NOTE: By submitting this form and registering with us, you are providing us with permission to store your personal data and the record of your registration. In addition, registration with the Medical Independent includes granting consent for the delivery of that additional professional content and targeted ads, and the cookies required to deliver same. View our Privacy Policy and Cookie Notice for further details.

Don't have an account? Register



Speaking the right language on the use of Gaeilge in medicine

By Mindo - 23rd Jan 2019

Despite centuries of language shift from Irish to English, the Irish language continues to survive as a living community language in some traditional Gaeltacht heartlands and it is also in use on a daily basis by many people outside the Gaeltacht.”

So begins the vision section from the Government’s 20-Year Strategy for the Irish Language 2010-2030. The strategy also notes that the last century has witnessed “flowering of literature and other art forms through the medium of Irish, such that Irish is now a fully-fledged modern European language”.

Last summer, the Government launched its Action Plan 2018-2022 to implement the next phase of the strategy.

However, despite some areas of vitality, only the most optimistic would not admit that this continues to be a challenging period for the language.

This general decline has an impact on the provision of health services, especially with Irish-speaking patients and doctors.

A recent paper published in the Irish Medical Journal (November/December 2018) titled ‘The Irish Language in General Practice in the Donegal Gaeltacht’ questioned patients using GP services in Donegal. 

The paper, written by University of Glasgow fourth-year medical student Mr Jack Houston, examined patients’ opinions regarding the availability and use of the Irish language in general practices in the Donegal Gaeltacht. Among 100 patients, 46 were fluent Irish-speakers. Of these 46, some 80 per cent use Irish with general practice staff and 57 per cent stated that Irish was their preferred language to discuss their healthcare.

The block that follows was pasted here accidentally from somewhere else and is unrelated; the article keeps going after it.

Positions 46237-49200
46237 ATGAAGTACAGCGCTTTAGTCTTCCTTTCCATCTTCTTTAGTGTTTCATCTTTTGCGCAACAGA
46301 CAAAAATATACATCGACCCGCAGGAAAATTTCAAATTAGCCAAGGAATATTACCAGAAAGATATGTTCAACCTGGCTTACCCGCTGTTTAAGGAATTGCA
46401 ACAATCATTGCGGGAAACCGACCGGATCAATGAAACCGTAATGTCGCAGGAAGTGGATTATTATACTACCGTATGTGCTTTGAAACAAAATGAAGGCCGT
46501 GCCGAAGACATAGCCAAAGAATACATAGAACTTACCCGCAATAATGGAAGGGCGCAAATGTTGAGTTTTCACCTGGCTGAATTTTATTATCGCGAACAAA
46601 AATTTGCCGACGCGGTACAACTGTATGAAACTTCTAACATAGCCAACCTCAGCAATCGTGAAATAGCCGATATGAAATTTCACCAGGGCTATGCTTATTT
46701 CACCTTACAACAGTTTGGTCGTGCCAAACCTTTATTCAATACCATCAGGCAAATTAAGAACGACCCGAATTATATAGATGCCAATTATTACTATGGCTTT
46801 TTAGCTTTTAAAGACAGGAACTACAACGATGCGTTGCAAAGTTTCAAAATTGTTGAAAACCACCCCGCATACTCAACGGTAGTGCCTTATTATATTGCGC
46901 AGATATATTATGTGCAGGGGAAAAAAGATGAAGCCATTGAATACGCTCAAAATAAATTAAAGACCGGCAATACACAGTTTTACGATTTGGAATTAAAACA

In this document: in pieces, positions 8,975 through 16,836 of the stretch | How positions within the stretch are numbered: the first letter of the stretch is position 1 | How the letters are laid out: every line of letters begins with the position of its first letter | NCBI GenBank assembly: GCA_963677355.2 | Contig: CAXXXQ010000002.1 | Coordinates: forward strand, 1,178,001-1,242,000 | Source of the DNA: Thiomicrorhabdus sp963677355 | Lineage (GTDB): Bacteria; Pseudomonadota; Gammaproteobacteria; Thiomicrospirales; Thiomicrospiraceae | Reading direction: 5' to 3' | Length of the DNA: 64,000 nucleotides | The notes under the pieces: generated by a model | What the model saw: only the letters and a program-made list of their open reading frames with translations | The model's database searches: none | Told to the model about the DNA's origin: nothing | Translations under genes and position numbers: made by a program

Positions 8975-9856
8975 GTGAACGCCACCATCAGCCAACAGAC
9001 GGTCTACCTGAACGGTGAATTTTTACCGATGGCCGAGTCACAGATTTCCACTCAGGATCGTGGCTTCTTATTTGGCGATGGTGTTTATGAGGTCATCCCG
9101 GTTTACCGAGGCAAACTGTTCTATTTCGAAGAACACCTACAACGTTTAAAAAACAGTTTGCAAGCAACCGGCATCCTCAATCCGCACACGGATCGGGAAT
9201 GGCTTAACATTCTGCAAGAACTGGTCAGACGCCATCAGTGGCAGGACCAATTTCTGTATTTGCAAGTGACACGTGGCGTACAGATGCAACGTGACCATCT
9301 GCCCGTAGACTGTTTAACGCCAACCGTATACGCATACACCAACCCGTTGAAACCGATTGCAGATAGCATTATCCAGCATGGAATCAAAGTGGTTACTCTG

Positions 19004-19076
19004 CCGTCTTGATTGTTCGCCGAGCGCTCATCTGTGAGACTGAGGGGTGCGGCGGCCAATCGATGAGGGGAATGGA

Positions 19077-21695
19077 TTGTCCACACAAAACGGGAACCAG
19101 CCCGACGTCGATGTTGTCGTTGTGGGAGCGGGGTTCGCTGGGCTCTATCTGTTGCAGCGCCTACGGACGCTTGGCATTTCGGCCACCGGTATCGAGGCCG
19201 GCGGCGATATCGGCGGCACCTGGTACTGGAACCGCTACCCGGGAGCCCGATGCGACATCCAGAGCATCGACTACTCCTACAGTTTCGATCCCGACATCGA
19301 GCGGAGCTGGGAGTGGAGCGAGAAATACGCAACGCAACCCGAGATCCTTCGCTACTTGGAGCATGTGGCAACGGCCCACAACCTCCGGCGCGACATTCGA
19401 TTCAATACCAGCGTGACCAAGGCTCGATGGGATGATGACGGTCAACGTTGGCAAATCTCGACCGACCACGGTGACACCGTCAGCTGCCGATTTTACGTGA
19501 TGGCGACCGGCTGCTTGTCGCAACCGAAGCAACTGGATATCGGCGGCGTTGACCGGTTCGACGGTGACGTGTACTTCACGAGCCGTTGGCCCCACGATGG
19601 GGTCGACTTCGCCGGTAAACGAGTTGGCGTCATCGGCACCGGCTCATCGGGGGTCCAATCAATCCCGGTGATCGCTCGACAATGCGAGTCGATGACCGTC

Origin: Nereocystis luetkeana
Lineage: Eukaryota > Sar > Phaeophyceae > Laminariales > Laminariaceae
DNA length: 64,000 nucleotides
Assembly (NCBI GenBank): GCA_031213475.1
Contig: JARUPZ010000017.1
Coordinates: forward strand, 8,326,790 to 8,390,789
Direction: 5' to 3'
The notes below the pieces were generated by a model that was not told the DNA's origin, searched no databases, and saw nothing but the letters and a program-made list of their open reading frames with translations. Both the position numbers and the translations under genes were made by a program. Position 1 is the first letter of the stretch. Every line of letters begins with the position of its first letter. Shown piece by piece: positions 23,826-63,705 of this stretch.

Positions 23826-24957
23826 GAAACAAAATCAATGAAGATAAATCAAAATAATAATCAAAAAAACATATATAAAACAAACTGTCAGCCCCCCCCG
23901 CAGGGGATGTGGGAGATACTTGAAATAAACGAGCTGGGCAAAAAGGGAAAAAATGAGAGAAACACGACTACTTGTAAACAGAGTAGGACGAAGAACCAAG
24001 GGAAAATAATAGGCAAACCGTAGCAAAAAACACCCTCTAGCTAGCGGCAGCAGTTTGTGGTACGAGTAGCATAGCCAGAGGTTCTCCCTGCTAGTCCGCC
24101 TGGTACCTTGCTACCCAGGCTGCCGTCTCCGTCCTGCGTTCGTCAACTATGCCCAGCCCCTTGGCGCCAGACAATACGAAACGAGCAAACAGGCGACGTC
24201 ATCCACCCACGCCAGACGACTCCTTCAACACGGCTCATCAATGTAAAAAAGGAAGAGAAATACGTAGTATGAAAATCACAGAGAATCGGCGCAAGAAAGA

Mr Houston’s research found that “there is a lack of awareness among patients regarding services that are available”. The study also found that potential improvement strategies could include interpretation services, language modules for healthcare professionals who wish to work in the Gaeltacht, the encouragement of healthcare professionals fluent in Irish to work in the Gaeltacht, and improved awareness of Irish-language health services that exist already.


“I did this study as part of a five-week, self-proposed SSC (Student Selected Component) which was in Bunbeg, Gaoth Dobhair, in May of last year,” Mr Houston from Burt, Inishowen, Co Donegal, tells the Medical Independent (MI).

“As my study was limited to Donegal, I can’t speak objectively on behalf of the Gaeltacht as a whole,” he adds. 

“However, based on discussions with Gaeilgeoirí and medical professionals about places elsewhere, I do believe that this study may highlight challenges that exist in other Gaeltacht regions regarding the provision of care through Irish.

“In fact, studying in Glasgow University, I know quite a few Scottish Gaelic speakers who have had similar experiences with the Gaelic language and medical professionals in the Highlands and islands.

“Many patients who are more comfortable speaking Irish than English do not have access to Irish-language medical services.”


Mr Houston says the provision of Irish language medical care is important “for a number of reasons.”

“Particularly in healthcare settings, where patients often feel vulnerable or under stress, optimal communication with their medical professional is significant when considering diagnostic accuracy, patient rapport, patient trust in their healthcare provider, compliance, as well as the patient’s understanding of the diagnosis, prognosis and treatment options,” he says.